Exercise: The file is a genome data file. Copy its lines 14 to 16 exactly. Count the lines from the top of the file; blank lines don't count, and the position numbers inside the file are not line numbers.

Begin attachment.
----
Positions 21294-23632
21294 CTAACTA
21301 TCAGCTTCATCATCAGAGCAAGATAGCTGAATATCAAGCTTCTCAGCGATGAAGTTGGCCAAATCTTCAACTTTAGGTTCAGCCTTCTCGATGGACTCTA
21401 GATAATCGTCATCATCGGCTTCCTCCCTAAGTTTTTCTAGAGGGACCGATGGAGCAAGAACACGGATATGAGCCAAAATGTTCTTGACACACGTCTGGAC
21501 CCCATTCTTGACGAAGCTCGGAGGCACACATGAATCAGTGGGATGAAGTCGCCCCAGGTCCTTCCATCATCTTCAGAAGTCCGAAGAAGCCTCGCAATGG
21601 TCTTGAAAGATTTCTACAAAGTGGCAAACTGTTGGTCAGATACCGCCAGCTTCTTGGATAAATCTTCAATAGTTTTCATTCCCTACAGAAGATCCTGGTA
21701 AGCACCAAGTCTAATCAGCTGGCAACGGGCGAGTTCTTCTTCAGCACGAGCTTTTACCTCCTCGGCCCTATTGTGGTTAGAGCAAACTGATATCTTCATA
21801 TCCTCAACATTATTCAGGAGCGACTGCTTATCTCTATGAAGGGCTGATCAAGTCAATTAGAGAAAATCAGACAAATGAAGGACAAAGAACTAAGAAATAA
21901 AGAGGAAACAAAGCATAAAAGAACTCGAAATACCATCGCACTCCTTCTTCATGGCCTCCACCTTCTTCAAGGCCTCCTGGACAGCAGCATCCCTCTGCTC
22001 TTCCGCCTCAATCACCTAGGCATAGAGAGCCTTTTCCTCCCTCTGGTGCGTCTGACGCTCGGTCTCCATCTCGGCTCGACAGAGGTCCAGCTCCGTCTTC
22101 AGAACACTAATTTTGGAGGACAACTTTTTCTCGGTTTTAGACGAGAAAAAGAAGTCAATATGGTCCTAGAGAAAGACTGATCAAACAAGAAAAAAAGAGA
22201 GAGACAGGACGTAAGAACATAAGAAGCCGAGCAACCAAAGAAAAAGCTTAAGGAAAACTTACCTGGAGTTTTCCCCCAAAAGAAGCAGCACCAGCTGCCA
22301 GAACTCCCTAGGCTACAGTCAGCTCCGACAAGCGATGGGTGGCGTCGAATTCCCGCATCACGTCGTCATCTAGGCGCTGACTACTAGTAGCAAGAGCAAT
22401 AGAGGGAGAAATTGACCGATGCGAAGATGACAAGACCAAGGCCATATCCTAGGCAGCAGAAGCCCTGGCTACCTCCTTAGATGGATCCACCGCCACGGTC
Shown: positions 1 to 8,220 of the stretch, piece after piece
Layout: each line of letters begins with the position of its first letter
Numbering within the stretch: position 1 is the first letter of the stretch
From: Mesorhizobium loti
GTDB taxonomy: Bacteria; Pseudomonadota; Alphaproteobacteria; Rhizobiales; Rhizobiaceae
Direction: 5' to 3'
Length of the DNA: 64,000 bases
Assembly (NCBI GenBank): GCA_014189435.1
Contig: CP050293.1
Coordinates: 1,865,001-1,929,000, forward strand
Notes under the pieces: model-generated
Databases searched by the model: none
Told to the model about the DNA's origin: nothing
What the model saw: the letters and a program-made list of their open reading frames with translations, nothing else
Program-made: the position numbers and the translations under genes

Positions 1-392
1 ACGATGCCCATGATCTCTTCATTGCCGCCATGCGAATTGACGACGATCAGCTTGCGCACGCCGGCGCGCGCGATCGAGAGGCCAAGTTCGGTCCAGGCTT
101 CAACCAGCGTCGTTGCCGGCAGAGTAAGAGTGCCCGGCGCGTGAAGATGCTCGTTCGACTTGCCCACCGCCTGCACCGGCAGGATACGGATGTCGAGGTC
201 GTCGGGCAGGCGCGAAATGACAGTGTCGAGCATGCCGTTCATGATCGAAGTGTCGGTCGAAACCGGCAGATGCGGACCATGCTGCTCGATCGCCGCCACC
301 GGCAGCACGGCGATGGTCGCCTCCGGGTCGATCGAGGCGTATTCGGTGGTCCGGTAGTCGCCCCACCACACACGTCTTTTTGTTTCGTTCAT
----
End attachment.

22401 AGAGGGAGAAATTGACCGATGCGAAGATGACAAGACCAAGGCCATATCCTAGGCAGCAGAAGCCCTGGCTACCTCCTTAGATGGATCCACCGCCACGGTC
Shown: positions 1 to 8,220 of the stretch, piece after piece
Layout: each line of letters begins with the position of its first letter